Tag Archives: weddings

Bride ale – too many of you are getting this wrong

Just one day into six months or more of continuous “royal” wedding bollocks, and already I’ve made the first sighting of the claim that “the word ‘bridal’ is a corruption of ‘bride-ale’ – a special beer brewed for weddings.” No, it isn’t, all right? I don’t care how many sources you can find that say this – it’s not true.

“Bridal” does come from “bride-ale”, in Anglo-Saxon brýd-ealo, but “ale” was being used here in its secondary sense of “a festival or merry-meeting at which much ale was drunk” (just as “tea” means both the drink and – as in “afternoon tea” or “high tea” – the meal). By the 14th century “bridal” had come to mean the whole proceedings of the wedding or marriage, and it eventually became used, through misanalysis of the “-al” element, as the adjective for things to do with brides, as in “bridal gown”. But until Elizabethan times, or a little later, “ale” still mean “festival” or “celebration” as well as alcoholic drink, and “bride-ale” still meant the whole wedding shebang.

When Queen Elizabeth I visited Kenilworth Castle, Warwickshire, home of the Earl of Leicester, in July 1575, for example, among the entertainments put on for her, ranging from fireworks to feasting, was a “country bryde ale” that included a bride and bridegroom picked from the local peasants, the traditional wedding sport of “running at the Quinting” or quintain, that is, tilting on horseback with lances at a pole set into the ground, and “Morrice dancing”.

Now, very probably special ales would be brewed for weddings: bride-ales could be expensive, and sometimes the bride or bridegroom brewed a wedding ale to sell. With all the drinking, things could get out of hand, and though one Elizabethan writer noted with satisfaction that there had been an improvement in his time in people’s behaviour and “the heathenish rioting at bride-ales are well diminished,” the authorities sometimes took pre-emptive action.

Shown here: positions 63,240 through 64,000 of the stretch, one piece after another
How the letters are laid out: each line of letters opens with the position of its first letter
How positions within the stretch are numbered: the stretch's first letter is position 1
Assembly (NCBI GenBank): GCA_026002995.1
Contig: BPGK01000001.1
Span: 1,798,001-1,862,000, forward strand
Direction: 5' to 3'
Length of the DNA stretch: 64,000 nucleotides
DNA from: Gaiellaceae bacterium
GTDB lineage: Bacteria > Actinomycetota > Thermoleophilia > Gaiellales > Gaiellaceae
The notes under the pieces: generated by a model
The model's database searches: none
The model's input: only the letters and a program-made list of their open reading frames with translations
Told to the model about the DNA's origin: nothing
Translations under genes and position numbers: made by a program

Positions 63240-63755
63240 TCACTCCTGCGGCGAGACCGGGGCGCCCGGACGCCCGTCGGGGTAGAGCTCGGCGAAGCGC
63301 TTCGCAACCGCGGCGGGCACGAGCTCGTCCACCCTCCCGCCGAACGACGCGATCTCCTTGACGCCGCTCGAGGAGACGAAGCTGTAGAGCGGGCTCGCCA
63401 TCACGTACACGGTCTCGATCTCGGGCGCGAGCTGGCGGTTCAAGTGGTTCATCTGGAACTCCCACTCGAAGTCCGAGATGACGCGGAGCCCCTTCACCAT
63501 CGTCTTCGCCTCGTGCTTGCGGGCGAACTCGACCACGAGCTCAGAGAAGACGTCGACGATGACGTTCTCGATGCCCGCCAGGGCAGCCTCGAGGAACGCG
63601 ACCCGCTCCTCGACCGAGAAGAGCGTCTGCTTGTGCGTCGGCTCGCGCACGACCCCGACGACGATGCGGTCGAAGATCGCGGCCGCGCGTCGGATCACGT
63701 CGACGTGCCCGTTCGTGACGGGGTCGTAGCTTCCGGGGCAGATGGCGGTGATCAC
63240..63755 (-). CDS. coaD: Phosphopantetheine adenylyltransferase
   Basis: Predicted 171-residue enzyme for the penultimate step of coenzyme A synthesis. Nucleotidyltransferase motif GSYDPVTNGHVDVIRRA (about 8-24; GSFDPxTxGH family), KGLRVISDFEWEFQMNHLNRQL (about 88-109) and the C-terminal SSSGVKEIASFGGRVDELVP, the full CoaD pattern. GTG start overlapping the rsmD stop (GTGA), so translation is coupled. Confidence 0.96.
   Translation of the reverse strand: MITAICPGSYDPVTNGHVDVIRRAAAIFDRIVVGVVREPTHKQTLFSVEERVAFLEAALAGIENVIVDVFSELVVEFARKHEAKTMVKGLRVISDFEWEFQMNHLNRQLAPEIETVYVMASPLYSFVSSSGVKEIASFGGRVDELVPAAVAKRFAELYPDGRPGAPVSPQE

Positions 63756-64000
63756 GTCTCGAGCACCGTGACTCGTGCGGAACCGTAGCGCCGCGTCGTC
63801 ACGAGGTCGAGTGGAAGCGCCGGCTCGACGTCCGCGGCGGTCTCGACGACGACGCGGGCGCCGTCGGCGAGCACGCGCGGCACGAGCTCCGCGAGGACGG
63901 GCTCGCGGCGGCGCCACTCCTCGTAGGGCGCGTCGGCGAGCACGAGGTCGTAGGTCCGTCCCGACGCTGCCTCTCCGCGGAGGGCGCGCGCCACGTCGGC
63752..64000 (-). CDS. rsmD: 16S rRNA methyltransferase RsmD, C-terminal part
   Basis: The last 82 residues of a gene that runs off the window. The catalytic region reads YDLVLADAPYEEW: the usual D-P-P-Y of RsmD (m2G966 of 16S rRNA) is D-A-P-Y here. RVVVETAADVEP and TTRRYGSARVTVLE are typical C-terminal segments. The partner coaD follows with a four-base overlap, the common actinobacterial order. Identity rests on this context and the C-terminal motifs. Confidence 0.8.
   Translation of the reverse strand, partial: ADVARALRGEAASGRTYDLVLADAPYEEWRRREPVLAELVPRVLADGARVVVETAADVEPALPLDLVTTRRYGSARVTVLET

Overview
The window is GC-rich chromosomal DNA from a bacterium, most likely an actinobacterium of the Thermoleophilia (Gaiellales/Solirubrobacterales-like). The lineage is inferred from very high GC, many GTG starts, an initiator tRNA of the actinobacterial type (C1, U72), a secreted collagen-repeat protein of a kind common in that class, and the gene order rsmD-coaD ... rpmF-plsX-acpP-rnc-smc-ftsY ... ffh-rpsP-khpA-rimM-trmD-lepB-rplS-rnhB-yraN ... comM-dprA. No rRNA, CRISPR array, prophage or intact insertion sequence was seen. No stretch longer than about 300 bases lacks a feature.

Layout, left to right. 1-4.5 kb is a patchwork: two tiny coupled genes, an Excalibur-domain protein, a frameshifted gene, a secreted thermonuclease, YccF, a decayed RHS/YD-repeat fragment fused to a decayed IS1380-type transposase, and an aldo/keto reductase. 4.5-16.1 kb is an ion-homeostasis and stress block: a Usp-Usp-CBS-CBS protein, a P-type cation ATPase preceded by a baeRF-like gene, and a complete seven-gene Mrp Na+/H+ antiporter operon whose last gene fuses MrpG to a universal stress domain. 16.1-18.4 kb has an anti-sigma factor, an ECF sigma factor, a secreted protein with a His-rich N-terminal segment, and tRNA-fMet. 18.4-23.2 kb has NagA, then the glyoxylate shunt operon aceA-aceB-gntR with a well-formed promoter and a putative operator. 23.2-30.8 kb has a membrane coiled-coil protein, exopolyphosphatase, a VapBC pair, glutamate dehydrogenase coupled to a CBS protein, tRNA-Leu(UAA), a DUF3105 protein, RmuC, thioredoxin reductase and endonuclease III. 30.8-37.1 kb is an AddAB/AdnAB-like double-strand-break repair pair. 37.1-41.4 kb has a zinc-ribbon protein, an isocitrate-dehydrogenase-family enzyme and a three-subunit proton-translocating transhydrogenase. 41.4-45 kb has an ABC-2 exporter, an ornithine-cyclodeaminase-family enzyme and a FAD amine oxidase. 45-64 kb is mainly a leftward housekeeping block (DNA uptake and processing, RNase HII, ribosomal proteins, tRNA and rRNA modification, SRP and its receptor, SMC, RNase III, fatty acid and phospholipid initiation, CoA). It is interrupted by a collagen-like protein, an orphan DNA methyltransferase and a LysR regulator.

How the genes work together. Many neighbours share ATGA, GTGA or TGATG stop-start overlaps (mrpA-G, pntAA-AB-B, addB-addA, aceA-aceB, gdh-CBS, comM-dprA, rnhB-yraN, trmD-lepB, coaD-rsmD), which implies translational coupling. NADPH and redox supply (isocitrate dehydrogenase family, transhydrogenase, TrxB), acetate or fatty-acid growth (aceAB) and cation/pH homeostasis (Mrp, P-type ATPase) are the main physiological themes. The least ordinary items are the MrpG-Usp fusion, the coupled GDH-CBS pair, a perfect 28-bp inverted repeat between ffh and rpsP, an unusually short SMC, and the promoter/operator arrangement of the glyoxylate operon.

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Ales, churches and brides

I’m grateful to Knut Albert for bringing to my attention a review in The Economist on a new book by Sir Roy Strong, A Little History of the English Country Church. The review says that in the mid-1600s:

“the loss of income, particularly from banning the making and selling of church ales, meant that the buildings started to crumble.”

Either the reviewer, or Sir Roy, is confused here. Church ales were events, not drinks, fundraising happenings designed to raise money for the parish: similar fundraisers by newly married couples were called “bride ales”, from which, according to the Oxford Dictionary of English Etymology, our modern word “bridal” is derived.

 “Bridal”, now an adjective, was originally a noun, “bride ale”, meaning “wedding feast”, with “ale”, the drink word, taking on the extended meaning of “celebration”. The same semantic extension is seen in the Irish expression for feasting, “coirm agus ceol”, which literally means “ale and song” (well, what else does a celebration consist of?).

I won’t repeat here what I told KA about church ales – you can read much more about them, what they were used for and how they died out, on his blog.